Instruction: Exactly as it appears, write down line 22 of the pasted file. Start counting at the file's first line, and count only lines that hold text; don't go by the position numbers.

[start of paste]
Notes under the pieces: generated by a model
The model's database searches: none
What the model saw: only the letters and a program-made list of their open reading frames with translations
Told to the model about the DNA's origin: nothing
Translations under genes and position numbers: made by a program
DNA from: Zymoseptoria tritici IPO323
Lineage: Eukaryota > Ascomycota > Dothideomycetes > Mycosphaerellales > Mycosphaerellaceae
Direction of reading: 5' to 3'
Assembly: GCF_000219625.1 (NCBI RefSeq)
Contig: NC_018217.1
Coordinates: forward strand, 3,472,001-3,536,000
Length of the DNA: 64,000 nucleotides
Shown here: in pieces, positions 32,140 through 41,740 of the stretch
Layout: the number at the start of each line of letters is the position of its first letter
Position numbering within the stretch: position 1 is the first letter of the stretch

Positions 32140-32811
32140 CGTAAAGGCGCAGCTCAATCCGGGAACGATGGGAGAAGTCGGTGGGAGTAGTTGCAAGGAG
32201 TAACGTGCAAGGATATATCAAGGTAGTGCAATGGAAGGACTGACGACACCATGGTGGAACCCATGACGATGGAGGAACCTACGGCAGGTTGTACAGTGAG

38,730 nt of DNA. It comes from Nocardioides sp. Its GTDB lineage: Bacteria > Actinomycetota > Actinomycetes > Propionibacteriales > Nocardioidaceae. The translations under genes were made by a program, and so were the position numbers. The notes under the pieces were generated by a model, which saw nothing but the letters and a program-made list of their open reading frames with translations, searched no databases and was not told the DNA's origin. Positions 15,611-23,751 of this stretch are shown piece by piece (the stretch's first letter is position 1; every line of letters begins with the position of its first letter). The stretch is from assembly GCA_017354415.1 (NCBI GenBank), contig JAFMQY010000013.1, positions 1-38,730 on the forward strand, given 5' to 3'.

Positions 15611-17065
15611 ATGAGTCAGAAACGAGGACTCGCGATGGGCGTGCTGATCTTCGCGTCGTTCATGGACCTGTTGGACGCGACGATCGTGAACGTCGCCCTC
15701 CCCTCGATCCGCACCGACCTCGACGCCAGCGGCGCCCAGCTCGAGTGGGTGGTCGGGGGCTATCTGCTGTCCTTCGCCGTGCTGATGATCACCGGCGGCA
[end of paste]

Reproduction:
15701 CCCTCGATCCGCACCGACCTCGACGCCAGCGGCGCCCAGCTCGAGTGGGTGGTCGGGGGCTATCTGCTGTCCTTCGCCGTGCTGATGATCACCGGCGGCA